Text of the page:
The next Nutrition Class is Thursday at 7pm – $20
Wilkes’ Weightlifting Olympic Lifting Seminar
Spend a day with Coach Chris Wilkes and sons learning the Oly Lifts.
For more info and to register go to:
24" boxes vs. 14,000 ft. peaks
Scott puts things into perspective…
Crossing the Knife Edge
Colorado has 54 mountains that are 14,000+ feet high. For the last 8 years, my son and I have been climbing them and we have been on top of 22. We have climbed lots of other places, but there is something about those mountains that keeps bringing us back. Usually the hikes are between 8 and 12 hours and about 5,000 feet up. Each step you take on the trail, you feel everything in your life washing away until it is just you and the mountain. It is glorious.
Some of the mountains are easy and some not so easy. This year, we decided it was time to tackle the hardest one – Capitol Peak. What makes it so hard is there is a 120 foot stretch known as “The Knife Edge”. You are at 13,700 feet and there is no place to put your feet as you cross. Each side has a 3,000 foot dropoff. The best way to get across is to straddle it and push across using your hands. Here is a quick video to give you an idea. http://www.14ers.com/videos/showvideo.php?video=CapitolKnife_1b I have down some dangerous things, but this was the longest toughest move I had ever attempted without a rope. You are on your own up there and you either make it or you don’t. And yes, some don’t make it.
I saw the video the night before our climb and it shook me. By 2 am, I had convinced myself that we needed to do another mountain. But after getting ready I realized I would always know that I had chickened out. I would never be able to look myself in the eyes and call myself a mountaineer if I didn’t at least try. So we were on the trail by 4 am and after 6 hours and 4,000 feet of gain, there we were, facing the Knife Edge. Oh, we did meet someone on the way up who had gotten to the critical point and turned around. Said he just could not do it. That helped my confidence!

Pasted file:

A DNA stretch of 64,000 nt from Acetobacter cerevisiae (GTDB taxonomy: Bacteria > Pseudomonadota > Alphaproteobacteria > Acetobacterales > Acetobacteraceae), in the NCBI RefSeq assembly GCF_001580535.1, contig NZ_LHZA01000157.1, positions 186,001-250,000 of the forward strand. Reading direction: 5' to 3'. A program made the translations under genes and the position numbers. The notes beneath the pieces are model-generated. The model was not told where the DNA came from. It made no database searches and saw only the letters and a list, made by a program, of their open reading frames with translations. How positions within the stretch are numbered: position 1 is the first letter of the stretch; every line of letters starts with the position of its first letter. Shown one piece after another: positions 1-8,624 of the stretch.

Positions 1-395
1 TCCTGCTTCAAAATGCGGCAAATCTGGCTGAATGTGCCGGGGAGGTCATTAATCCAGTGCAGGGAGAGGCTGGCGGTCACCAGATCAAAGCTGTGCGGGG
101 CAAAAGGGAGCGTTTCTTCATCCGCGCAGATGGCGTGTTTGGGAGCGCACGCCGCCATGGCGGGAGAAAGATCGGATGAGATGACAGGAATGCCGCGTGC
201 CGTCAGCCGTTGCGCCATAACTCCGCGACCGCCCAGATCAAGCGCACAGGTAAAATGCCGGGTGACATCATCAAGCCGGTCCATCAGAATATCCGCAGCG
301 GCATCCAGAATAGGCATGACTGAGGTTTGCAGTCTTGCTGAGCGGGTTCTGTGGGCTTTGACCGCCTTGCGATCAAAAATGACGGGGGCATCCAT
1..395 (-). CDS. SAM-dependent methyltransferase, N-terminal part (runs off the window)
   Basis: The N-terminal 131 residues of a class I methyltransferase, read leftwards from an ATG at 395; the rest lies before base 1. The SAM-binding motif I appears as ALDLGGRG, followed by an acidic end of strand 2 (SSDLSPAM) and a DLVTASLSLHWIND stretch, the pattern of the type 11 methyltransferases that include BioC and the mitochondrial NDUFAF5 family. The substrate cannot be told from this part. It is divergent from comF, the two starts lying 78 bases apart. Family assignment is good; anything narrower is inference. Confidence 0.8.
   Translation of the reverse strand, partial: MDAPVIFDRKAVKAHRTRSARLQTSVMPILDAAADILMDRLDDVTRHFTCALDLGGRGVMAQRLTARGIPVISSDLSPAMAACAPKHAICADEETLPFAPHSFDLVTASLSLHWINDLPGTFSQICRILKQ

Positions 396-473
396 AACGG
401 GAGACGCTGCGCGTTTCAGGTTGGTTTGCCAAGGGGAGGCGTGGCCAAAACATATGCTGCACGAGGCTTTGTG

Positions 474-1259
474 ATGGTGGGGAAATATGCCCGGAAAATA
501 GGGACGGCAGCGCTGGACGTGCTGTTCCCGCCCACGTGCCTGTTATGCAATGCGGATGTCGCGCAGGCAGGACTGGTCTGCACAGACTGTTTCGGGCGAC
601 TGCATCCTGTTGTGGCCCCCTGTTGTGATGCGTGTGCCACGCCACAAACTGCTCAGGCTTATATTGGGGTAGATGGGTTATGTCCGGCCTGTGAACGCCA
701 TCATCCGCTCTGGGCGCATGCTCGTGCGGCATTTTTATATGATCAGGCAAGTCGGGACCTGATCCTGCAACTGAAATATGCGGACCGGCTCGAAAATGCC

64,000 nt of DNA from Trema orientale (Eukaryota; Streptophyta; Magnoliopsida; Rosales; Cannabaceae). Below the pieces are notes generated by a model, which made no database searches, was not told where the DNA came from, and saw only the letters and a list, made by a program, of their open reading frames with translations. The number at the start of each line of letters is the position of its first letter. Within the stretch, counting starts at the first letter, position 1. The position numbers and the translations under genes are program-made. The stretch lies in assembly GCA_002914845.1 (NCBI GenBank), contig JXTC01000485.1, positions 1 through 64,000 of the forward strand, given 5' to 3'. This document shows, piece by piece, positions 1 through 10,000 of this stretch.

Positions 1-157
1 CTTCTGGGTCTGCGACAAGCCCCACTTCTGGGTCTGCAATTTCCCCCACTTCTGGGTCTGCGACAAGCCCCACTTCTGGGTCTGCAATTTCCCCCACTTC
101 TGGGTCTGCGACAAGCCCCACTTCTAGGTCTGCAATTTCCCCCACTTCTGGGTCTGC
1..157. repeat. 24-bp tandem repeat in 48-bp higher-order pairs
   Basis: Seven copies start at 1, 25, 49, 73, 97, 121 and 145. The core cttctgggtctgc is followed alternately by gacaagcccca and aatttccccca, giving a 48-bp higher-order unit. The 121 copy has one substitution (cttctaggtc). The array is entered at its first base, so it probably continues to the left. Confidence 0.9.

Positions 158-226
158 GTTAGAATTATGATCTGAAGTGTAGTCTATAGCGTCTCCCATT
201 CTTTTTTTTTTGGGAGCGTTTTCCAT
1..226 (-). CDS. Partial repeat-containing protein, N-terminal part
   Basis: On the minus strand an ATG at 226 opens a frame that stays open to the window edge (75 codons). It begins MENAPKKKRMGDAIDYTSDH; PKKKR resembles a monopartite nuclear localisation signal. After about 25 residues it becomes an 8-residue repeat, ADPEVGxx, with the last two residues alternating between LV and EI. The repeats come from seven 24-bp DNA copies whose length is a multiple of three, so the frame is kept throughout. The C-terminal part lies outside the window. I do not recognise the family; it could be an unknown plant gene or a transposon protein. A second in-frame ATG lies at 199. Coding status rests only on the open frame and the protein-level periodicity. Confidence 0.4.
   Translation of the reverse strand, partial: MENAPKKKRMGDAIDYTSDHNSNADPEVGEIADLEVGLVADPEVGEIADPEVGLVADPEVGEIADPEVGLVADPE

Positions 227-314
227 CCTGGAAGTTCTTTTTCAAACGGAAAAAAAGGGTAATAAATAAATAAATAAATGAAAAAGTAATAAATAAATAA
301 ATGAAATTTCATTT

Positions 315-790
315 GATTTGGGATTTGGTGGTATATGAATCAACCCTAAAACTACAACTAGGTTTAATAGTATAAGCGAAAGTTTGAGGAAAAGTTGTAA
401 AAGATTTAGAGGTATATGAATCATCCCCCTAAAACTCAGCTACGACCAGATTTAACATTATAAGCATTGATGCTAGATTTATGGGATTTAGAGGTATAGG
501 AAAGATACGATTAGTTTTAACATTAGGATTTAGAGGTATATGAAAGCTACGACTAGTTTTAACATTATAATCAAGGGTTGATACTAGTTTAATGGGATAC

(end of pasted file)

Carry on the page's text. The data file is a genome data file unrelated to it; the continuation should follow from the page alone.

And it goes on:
It took all I had just to kneel down and straddle the rock. But then a clarity of mind swept over me. I heard this voice in my head saying, “This is what you do. This is who you are.” And I scooted a little further out. Before I realized it, I was half way across. I stopped and looked around me. Wow! What a view – and I could see myself in my minds eye sitting there like I was King of the World! Then a gust of wind hit me and I got back to business and finished the Knife Edge. I was across!
As they say in mountaineering, Getting Up is Optional, Getting Down is Mandatory. So after summiting, two hours later I stood at the Knife Edge again to come back across. But this time it wasn’t the enemy, it was an old friend. I got across in about half the time and we made it back to the trailhead after 14 hours and 18 miles.
As Ronnie No Good says, “If they aren’t shooting at you, how hard can it be?” And he is right. Some of you guys face difficult situations every day and I admire you for it. But that day, I faced my elephant and beat him. Go find yours and do the same.